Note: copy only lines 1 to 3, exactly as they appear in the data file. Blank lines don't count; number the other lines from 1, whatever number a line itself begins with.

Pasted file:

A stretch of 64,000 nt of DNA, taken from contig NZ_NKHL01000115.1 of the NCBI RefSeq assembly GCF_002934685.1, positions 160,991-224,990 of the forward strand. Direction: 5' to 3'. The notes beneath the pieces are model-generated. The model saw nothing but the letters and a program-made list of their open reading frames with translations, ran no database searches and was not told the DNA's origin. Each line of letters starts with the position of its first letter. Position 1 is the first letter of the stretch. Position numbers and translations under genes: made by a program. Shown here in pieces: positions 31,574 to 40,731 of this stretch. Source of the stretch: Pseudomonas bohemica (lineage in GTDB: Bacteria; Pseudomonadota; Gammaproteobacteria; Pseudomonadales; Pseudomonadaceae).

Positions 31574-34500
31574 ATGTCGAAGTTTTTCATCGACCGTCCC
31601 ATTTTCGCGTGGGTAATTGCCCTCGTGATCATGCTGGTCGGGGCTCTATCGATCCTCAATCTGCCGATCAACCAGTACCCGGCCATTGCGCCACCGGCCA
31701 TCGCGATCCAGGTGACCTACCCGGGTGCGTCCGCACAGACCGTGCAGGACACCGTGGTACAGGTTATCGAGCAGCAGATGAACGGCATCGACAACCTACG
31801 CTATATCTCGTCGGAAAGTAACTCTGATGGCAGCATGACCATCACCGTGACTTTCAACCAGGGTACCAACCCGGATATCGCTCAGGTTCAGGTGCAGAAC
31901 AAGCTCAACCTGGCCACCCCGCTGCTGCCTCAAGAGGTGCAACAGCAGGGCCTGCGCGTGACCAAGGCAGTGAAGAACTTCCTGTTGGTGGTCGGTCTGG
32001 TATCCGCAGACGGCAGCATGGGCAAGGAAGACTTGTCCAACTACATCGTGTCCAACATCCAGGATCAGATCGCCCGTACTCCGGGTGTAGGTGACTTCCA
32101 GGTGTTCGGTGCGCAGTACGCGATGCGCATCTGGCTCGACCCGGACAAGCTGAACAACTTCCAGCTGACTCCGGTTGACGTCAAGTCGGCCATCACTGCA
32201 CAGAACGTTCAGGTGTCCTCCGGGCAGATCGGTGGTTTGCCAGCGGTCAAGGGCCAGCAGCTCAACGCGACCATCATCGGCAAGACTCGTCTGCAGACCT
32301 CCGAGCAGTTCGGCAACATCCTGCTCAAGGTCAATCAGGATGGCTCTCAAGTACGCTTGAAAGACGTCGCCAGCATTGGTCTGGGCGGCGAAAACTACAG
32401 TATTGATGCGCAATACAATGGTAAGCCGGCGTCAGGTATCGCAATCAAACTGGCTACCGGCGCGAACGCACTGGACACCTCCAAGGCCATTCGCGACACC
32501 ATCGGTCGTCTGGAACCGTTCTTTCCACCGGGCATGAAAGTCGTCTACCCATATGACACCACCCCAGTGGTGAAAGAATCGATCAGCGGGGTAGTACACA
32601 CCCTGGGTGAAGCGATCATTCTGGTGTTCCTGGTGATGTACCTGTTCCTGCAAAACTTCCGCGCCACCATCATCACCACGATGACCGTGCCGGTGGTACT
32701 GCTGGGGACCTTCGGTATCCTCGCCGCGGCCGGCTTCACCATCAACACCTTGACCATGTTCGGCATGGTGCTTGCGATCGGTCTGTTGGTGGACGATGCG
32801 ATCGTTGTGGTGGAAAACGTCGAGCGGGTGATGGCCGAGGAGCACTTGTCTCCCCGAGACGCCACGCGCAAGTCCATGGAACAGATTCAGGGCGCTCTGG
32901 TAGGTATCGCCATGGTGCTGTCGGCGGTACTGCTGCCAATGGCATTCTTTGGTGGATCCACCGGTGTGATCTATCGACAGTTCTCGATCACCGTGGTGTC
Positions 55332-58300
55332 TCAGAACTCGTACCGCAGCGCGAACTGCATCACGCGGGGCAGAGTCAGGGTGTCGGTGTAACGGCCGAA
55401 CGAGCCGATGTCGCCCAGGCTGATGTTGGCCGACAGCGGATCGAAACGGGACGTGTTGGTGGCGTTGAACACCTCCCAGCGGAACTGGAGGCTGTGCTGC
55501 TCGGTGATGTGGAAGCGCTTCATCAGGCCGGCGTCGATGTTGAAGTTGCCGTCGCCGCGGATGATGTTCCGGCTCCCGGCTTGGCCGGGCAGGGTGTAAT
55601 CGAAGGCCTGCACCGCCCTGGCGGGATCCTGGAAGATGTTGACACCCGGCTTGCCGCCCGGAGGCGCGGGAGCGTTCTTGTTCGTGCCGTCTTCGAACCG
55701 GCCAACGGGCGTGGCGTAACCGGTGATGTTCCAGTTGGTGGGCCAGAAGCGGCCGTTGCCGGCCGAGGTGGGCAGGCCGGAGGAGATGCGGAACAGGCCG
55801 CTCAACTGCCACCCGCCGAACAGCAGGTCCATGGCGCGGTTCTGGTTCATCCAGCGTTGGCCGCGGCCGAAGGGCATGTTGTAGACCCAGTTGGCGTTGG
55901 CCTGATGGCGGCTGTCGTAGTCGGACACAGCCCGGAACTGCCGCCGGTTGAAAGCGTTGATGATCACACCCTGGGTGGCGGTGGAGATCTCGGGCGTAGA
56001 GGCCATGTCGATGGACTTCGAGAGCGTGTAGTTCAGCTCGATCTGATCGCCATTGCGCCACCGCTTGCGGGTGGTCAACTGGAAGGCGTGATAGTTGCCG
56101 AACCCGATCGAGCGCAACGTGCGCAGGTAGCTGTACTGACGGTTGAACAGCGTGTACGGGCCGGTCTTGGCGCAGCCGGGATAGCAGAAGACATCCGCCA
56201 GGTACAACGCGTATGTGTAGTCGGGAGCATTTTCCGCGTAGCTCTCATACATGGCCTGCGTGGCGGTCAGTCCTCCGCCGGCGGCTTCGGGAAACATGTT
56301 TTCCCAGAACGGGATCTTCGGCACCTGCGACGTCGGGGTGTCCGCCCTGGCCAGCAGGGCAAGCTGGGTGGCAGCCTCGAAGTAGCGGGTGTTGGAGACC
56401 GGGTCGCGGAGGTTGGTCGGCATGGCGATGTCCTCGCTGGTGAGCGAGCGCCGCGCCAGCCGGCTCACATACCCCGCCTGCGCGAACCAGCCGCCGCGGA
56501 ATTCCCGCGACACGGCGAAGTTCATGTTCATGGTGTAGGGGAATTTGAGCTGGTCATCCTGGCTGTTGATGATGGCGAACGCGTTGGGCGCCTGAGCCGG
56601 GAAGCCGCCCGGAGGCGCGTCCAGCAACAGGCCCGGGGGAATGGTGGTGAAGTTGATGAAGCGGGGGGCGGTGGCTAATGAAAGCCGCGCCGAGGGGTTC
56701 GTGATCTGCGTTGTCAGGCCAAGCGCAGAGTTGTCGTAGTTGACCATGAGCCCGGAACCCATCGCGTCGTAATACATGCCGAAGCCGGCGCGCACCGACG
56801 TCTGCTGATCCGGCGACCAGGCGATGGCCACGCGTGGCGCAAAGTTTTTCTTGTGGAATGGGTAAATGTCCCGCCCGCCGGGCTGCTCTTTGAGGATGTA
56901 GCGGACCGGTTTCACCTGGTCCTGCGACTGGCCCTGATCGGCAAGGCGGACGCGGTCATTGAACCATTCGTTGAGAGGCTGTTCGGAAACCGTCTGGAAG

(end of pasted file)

A stretch of 64,000 nt of DNA, taken from contig NZ_NKHL01000115.1 of the NCBI RefSeq assembly GCF_002934685.1, positions 160,991-224,990 of the forward strand. Direction: 5' to 3'. The notes beneath the pieces are model-generated. The model saw nothing but the letters and a program-made list of their open reading frames with translations, ran no database searches and was not told the DNA's origin. Each line of letters starts with the position of its first letter. Position 1 is the first letter of the stretch. Position numbers and translations under genes: made by a program. Shown here in pieces: positions 31,574 to 40,731 of this stretch. Source of the stretch: Pseudomonas bohemica (lineage in GTDB: Bacteria; Pseudomonadota; Gammaproteobacteria; Pseudomonadales; Pseudomonadaceae).

Positions 31574-34500
31574 ATGTCGAAGTTTTTCATCGACCGTCCC